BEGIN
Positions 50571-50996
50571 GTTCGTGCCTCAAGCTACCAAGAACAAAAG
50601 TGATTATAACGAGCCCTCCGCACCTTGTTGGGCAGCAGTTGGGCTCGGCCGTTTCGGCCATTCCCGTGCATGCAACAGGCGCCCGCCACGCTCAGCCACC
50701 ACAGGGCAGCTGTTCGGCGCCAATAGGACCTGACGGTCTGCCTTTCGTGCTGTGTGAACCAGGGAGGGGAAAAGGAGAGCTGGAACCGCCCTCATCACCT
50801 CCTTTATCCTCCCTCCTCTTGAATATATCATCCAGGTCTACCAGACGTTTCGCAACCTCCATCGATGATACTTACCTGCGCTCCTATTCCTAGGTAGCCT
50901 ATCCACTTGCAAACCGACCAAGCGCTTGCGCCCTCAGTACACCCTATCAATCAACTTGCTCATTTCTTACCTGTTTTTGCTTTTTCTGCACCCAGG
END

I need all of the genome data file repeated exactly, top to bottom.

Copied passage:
Positions 50571-50996
50571 GTTCGTGCCTCAAGCTACCAAGAACAAAAG
50601 TGATTATAACGAGCCCTCCGCACCTTGTTGGGCAGCAGTTGGGCTCGGCCGTTTCGGCCATTCCCGTGCATGCAACAGGCGCCCGCCACGCTCAGCCACC
50701 ACAGGGCAGCTGTTCGGCGCCAATAGGACCTGACGGTCTGCCTTTCGTGCTGTGTGAACCAGGGAGGGGAAAAGGAGAGCTGGAACCGCCCTCATCACCT
50801 CCTTTATCCTCCCTCCTCTTGAATATATCATCCAGGTCTACCAGACGTTTCGCAACCTCCATCGATGATACTTACCTGCGCTCCTATTCCTAGGTAGCCT
50901 ATCCACTTGCAAACCGACCAAGCGCTTGCGCCCTCAGTACACCCTATCAATCAACTTGCTCATTTCTTACCTGTTTTTGCTTTTTCTGCACCCAGG